fresh cilantrorice, roasted peanuts, lime juice, and hot sauce for serving
In a large pot over medium heat, warm the olive oil. Add the onion, sprinkle with salt and cook for 3 minutes, until translucent. Add the garlic, jalapeño, ginger, cumin and cayenne then stir together and cook for about 2 minutes.
Add the tomato paste and stir together. Add the red pepper, sweet potato, peanut butter, vegetable broth and water. Stir together and bring to a boil. Reduce heat to medium-low, cover and cook for 15 minutes.
Add the chopped collard greens to the pot, stir, then cover and continue to cook for another 15 minutes, until sweet potato is tender.
Using the back of the spoon, mash some of the sweet potato to help thicken the broth. Boil uncovered for 5 minutes.
Serve warm with rice and garnish with cilantro, peanuts, lime juice, and hot sauce.
This week, it was our Ecolibrium3 staff member Shannon's turn to make the staff lunch and she added her own notes and description below!
"Eco3 member Zach and I had been talking for some time about how much we liked African Peanut Stew. There was a lot of curiosity in the office about the recipe, so I thought I’d try to find one without the chicken base my usual go-to recipe has.
I found a recipe at makingthymeforhealth.com and what follows is that recipe with just a few changes. It is a good, basic recipe easily adapted to whatever types of vegetables you like or have on hand like substituting carrots for sweet potatoes or kale for the collards. Even with the inclusion of the jalapeno pepper, this is a mildly spiced recipe.
If I had made this for myself, I would have increased the heat by adding more jalapeno, garlic, and ginger. Alternately, serving this with your hot sauce of choice on the side (Sriracha, anyone?) can help satisfy the spice lovers while keeping those with more delicate palates comfortable. Because I’m a foodie, I’d be remiss if I didn’t include some general cooking info about some of the recipe ingredients to help you with your future kitchen adventures. For those not in the know, most of the heat in a jalapeno is found in the ribs near the top of the pepper, with some heat in the seeds as well. So, if you want to keep it cool, cut out the ribs and seeds as I did for the communal lunch.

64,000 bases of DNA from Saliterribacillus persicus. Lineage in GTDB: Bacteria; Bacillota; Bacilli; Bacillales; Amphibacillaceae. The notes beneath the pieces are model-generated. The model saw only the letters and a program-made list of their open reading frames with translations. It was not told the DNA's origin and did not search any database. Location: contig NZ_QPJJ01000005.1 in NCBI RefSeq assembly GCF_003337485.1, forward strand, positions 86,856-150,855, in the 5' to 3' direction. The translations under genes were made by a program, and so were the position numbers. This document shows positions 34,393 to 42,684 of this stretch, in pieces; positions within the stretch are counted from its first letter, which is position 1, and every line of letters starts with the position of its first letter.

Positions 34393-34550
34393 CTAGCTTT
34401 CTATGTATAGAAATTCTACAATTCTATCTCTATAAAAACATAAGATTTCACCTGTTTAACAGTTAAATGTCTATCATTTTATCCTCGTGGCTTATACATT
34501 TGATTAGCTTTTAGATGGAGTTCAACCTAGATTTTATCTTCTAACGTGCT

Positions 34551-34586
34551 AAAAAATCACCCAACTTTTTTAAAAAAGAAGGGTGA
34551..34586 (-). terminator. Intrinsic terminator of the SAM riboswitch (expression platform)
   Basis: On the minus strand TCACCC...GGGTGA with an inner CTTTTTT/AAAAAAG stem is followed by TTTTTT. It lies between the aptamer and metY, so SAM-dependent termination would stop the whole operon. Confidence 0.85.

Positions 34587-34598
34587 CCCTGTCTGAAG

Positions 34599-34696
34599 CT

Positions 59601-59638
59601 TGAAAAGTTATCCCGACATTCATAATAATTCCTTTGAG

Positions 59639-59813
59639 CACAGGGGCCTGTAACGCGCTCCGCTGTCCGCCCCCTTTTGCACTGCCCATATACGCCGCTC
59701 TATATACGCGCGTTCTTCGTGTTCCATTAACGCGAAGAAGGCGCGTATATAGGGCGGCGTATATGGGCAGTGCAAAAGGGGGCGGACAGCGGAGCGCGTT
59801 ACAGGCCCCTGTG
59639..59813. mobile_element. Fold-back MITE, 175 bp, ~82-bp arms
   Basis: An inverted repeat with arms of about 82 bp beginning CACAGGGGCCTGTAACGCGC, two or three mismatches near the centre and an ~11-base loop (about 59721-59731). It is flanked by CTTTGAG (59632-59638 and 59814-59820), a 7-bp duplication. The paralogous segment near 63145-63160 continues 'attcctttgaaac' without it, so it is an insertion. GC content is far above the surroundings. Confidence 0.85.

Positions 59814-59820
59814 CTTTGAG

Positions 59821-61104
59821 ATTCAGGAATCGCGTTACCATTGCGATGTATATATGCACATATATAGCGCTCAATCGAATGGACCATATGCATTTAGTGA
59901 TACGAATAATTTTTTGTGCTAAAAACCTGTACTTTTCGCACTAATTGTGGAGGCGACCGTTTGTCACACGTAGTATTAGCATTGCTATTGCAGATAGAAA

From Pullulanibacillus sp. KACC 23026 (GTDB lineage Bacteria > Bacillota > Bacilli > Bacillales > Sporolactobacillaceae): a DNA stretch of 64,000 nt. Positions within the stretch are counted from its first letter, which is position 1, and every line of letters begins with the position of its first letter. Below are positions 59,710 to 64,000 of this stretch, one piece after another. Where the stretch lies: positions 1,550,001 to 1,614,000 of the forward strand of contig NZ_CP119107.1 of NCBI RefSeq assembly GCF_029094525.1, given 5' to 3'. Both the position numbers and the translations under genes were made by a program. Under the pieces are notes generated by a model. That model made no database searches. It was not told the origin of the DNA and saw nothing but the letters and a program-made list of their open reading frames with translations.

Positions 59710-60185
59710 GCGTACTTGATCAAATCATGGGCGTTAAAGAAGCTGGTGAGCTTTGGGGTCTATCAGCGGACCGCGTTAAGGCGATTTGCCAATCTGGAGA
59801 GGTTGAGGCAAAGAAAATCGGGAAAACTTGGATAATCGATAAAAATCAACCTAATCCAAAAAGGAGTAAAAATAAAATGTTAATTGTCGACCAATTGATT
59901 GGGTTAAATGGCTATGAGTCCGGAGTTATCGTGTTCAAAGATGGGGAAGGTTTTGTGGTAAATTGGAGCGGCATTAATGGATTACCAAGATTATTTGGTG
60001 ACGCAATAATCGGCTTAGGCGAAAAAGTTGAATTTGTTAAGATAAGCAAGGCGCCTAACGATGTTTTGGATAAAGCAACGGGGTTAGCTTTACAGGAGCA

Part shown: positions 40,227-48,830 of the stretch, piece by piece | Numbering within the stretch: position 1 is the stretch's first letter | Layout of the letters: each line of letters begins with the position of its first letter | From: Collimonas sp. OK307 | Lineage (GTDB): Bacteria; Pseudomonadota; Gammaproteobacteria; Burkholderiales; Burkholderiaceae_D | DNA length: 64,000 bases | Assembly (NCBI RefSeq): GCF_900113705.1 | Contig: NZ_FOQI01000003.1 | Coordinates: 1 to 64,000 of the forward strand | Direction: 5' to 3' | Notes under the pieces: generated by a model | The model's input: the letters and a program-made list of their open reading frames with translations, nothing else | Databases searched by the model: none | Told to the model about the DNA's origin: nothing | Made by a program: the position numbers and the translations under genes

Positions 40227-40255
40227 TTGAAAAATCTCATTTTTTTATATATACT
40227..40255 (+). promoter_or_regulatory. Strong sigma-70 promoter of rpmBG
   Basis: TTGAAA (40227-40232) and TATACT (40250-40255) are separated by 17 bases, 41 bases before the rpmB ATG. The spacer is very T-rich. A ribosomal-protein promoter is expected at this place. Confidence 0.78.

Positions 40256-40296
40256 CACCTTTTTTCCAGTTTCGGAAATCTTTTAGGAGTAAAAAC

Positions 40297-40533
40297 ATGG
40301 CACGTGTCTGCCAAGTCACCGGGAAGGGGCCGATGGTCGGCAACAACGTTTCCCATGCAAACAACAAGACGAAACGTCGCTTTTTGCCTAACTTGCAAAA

Adding salt while you are cooking dilutes the salt taste, but not the sodium content, so it is always a good idea to keep salt at a minimum during preparation as it can always be added later at the table. With that said, one of the very first instructions in the recipe is to use salt when sautéing the onions. This is to help them release moisture, so do use it. Don’t worry – it doesn’t take much. If you are watching your salt intake, you can also use reduced sodium broth. If you up the spices, you can increase flavor at the same time you are reducing the sodium.
One last thing; this recipe freezes and reheats well, so double the batch, freeze some, and you’ll have a quick go-to meal later on with very little effort. I hope you enjoy this as much as we did.
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